It’s that time again in the publishing cycle: the time when I have to bend my mind to promoting my new novel. Cold Cold Heart comes out in the UK in November and in the USA in January 2018. It is always a thrill and a privilege to have a book published. But as for the promoting . . . That is another matter. I’m British! We don’t like to blow our own trumpet.
Or at least it used to be the case . . . This is what I read in the i newspaper a few weeks ago: ‘judges for this year’s Man Booker prize have condemned the breathless blurbs that overhype mediocre novels . . .’ and rejected ‘submissions accompanied by exaggerated claims by their publishers. “I learnt to ignore blurbs. They are outrageous in certain places,”said Tom Phillips . . . Fellow judge Colin Thubron [added) “In one case, a publisher submitted three or four novels and gave the same blurb to each of them, “the best novel since Tolstoy . . .”’
Perhaps publishers would do better to emulate the wonderful Ray Brooks, a London estate agent who was famous in the 1960s for brutally honest descriptions of the properties that he was selling. Here’s an example. ‘Do not be misled by the trim exterior of this modest period res with its dirty broken windows: all is not well with the inside. The décor of the nine rooms, some of which hangs inelegantly from the ceiling, is revolting. Not entirely devoid of plumbing, there is a pathetic kitchen and one cold tap. No bathroom, of course, but Chelsea has excellent public baths. Rain drips sadly through the ceiling onto the oilcloth. The pock-marked basement floor indicates a thriving community of woodworm, otherwise there is not much wrong with the property.’ In spite of this – or because of it – he made a fortune.
I am not going to emulate Roy Brooks. But nor am I going to claim that my novel is the best thing since sliced bread. I will only say that I have done my best to write a gripping story, to entertain my readers and – perhaps – to keep them up past their bed-time. It will be for them to judge if I have succeeded.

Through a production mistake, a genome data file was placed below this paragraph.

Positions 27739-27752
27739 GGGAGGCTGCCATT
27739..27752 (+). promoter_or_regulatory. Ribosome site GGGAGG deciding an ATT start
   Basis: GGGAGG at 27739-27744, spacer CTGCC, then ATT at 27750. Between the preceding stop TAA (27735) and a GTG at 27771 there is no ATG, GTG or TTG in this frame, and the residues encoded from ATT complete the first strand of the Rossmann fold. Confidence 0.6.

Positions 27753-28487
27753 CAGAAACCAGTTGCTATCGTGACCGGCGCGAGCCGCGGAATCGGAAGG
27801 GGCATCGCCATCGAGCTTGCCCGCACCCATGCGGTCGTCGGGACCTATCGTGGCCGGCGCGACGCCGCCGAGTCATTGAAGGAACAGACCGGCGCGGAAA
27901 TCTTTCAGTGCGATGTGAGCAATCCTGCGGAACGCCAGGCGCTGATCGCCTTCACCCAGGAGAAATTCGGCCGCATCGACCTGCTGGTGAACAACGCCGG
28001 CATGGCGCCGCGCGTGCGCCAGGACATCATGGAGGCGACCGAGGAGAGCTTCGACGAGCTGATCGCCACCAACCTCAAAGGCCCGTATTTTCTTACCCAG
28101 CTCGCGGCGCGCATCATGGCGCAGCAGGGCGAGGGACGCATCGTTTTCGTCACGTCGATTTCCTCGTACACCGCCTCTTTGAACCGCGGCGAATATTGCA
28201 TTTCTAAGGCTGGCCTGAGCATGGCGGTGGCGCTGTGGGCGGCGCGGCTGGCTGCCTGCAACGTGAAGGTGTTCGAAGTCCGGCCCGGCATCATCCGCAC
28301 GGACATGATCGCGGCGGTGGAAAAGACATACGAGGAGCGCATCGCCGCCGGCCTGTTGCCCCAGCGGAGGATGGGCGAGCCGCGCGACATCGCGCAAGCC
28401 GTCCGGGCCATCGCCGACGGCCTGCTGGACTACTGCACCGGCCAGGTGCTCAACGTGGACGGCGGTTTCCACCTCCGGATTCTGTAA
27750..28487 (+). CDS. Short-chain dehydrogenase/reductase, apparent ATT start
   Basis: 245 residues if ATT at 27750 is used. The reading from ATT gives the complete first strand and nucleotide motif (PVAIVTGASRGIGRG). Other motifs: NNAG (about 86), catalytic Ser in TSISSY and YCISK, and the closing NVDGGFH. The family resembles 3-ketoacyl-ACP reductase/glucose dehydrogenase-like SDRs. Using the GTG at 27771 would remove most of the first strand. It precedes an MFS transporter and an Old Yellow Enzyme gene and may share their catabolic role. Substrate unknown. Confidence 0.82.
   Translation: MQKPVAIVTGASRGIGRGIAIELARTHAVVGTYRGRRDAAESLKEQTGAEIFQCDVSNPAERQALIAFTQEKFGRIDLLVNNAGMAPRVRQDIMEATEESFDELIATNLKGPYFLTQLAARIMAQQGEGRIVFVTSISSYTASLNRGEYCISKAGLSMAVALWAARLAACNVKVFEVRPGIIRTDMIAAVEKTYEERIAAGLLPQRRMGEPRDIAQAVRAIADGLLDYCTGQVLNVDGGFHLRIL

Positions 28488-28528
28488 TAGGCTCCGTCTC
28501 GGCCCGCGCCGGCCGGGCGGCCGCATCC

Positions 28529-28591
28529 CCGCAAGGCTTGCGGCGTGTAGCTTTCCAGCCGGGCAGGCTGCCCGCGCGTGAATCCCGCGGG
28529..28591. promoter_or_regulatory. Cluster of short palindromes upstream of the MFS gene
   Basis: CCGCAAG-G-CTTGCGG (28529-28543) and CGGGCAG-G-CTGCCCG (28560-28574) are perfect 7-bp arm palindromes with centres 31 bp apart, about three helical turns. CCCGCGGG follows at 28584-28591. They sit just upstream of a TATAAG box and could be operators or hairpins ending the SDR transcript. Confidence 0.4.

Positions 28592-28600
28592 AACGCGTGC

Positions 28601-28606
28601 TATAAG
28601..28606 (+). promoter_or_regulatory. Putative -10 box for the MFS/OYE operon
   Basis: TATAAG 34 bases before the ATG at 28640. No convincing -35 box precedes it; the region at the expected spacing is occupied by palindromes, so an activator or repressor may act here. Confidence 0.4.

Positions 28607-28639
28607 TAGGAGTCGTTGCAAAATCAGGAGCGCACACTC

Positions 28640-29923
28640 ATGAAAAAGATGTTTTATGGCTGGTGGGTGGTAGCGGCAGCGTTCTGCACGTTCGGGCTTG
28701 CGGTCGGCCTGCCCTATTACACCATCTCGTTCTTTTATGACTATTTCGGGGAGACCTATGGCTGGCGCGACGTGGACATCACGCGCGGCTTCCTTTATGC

One of the disadvantages of becoming a writer is that you lose your innocence as a reader. I used to love to dive into a crime novel, suspending my critical faculties as I was swept along by the excitement of it all. That doesn’t happen so much these days. Now that I produce the stuff myself, I can see just where the writer has tried to covered up an enormous hole in the plot, or where they have painted themselves into a corner and something implausible has to happen to get them out. I find myself muttering, ‘she wouldn’t have done THAT’ or ‘no, no, the solution can’t be as obvious as all that’. This happens with TV crime shows, too, and it annoys the hell out of my husband. The converse is that when something is really good, there is an extra dimension to my enjoyment: I can relish the skill and the craft of it.
So, did Stieg Larsson’s ecstatically reviewed novel, THE GIRL WITH THE DRAGON TATTOO, pass this test? ‘The ballyhoo is fully justified, wrote Marcel Berlin in THE TIMES. But was it? Not quite, perhaps. The friend who passed it on to me warned me that it took a long time to get going and it did. Still, eventually I did find myself being carried along by it. It’s dense and complex and thoughtful. Though I was never all that surprised by the way things turned out, I did enjoy it and I’ll read the next one. It’s sad, very sad, that Larsson died soon after delivering the manuscripts of three novels to his publisher and didn’t enjoy their great success. Maybe too if he had lived, he would have revised it and made it even better